Watch Stephen Colbert's David Letterman Tribute on 'Late Show'

"So just for the record, I am not replacing David Letterman," new host says. "His creative legacy is a high pencil mark on a doorframe that we all have to measure ourselves against"

Early in the first episode of Late Show With Stephen Colbert, the new host paid tribute to David Letterman, his predecessor who had a major influence on Colbert and late-night television in general. "It's possible to lose sight to how much Dave changed comedy. The comedy landscape is so thickly planted with the forest of Dave's ideas that we sometimes need to remind ourselves just how tall he stands," Colbert said.

Colbert opened his Letterman tribute by expressing his gratitude to a 22-year Late Show veteran – Letterman's stage manager Biff Henderson – before honoring the comedy legend himself.

"I bow to no man, my fandom of David Letterman. I am first generation Letterman fan. I started college the same year Dave started Late Night, and not having the fullest social calendar, I was frequently available to Dave at 12:30," Colbert said. "So just for the record, I am not replacing David Letterman. His creative legacy is a high pencil mark on a doorframe that we all have to measure ourselves against. But we will try to honor his achievement by doing the best show we can and, occasionally, making the network very mad at us."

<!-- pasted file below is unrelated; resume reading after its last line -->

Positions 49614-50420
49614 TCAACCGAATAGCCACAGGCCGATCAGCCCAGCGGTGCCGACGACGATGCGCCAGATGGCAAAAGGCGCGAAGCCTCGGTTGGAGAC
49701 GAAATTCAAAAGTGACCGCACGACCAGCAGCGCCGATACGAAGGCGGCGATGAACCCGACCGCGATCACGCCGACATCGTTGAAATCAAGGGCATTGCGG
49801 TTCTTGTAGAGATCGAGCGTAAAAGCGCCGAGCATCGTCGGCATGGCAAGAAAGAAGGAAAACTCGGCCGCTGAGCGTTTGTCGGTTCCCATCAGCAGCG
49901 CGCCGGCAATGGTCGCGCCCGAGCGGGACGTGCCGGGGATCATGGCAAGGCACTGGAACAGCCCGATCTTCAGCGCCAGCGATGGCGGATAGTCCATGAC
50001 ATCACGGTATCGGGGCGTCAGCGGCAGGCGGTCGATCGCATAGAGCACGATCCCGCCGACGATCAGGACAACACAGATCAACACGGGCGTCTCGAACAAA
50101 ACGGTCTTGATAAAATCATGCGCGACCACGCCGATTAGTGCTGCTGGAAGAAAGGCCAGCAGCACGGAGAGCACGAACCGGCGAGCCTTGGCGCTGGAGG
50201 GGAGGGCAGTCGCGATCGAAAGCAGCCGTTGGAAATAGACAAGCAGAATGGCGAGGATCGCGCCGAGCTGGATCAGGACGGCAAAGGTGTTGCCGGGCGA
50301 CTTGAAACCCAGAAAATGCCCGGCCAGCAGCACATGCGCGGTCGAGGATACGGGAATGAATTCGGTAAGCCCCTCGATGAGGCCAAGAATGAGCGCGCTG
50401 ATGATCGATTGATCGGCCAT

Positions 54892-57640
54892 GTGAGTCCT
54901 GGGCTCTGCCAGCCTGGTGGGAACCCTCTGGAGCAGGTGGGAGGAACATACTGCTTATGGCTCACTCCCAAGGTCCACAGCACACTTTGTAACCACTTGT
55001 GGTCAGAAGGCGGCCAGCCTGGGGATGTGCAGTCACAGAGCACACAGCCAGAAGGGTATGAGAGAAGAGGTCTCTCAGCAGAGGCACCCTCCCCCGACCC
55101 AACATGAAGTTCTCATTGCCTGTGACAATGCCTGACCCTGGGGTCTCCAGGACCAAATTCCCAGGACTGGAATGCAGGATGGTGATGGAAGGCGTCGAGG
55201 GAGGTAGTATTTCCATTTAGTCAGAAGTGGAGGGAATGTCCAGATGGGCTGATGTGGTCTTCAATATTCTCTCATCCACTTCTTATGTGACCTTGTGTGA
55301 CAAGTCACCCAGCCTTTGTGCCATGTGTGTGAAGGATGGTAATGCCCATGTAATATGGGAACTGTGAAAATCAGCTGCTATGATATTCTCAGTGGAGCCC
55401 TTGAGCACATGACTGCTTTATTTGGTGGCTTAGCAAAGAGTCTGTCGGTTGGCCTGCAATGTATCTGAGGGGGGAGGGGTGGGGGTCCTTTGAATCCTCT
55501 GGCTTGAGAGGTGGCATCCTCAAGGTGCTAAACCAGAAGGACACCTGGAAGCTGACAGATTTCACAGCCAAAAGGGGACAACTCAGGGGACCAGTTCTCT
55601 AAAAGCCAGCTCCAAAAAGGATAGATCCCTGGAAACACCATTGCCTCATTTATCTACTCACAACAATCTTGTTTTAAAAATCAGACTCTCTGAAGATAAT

Late Show With Stephen Colbert was then momentarily pushed off the airwaves by a repeat of The Mentalist, as CBS honcho Leslie Moonves, who was sitting front row, didn't quite agree with the last sentence of Colbert's Letterman tribute.

In August, Colbert revealed that he spent one of Letterman's final Late Show episodes tailing the longtime host and seeking his advice. "I asked him, 'Do you mind me asking you these questions?' He said 'No. Nobody ever asked me these questions before,'" Colbert said of his talk with Letterman. "It was a very gracious way for him to say that only the person sitting in that chair would care about the answers." Letterman also showed Colbert how to use the freight elevator that connects the host's office to the stage floor, something Colbert viewed as a torch-passing moment.

It was on Letterman's advice that Colbert also swapped where the house band performed; while Paul Shaffer was situated to the right of Letterman's desk as the host faced the audience, Colbert has Jon Batiste and Stay Human to the left on the refurbished Ed Sullivan Theater stage.